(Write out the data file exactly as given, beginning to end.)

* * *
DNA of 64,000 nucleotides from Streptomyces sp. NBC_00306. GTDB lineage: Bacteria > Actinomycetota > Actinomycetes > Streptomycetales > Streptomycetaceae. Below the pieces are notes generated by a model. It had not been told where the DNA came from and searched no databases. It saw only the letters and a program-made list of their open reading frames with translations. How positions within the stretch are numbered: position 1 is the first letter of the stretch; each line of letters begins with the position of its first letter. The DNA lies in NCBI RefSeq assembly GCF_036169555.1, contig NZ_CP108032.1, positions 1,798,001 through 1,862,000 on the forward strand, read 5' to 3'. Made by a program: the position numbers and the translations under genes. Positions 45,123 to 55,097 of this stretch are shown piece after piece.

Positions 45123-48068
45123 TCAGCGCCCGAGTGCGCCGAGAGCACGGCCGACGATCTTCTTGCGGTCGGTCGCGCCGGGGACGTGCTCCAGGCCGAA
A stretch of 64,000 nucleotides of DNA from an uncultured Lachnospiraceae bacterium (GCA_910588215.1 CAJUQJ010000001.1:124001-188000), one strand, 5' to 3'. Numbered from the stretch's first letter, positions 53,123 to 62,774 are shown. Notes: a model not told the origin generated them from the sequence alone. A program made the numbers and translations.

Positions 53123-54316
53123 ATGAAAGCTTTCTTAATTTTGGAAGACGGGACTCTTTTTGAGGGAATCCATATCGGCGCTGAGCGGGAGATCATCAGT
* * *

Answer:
DNA of 64,000 nucleotides from Streptomyces sp. NBC_00306. GTDB lineage: Bacteria > Actinomycetota > Actinomycetes > Streptomycetales > Streptomycetaceae. Below the pieces are notes generated by a model. It had not been told where the DNA came from and searched no databases. It saw only the letters and a program-made list of their open reading frames with translations. How positions within the stretch are numbered: position 1 is the first letter of the stretch; each line of letters begins with the position of its first letter. The DNA lies in NCBI RefSeq assembly GCF_036169555.1, contig NZ_CP108032.1, positions 1,798,001 through 1,862,000 on the forward strand, read 5' to 3'. Made by a program: the position numbers and the translations under genes. Positions 45,123 to 55,097 of this stretch are shown piece after piece.

Positions 45123-48068
45123 TCAGCGCCCGAGTGCGCCGAGAGCACGGCCGACGATCTTCTTGCGGTCGGTCGCGCCGGGGACGTGCTCCAGGCCGAA
A stretch of 64,000 nucleotides of DNA from an uncultured Lachnospiraceae bacterium (GCA_910588215.1 CAJUQJ010000001.1:124001-188000), one strand, 5' to 3'. Numbered from the stretch's first letter, positions 53,123 to 62,774 are shown. Notes: a model not told the origin generated them from the sequence alone. A program made the numbers and translations.

Positions 53123-54316
53123 ATGAAAGCTTTCTTAATTTTGGAAGACGGGACTCTTTTTGAGGGAATCCATATCGGCGCTGAGCGGGAGATCATCAGT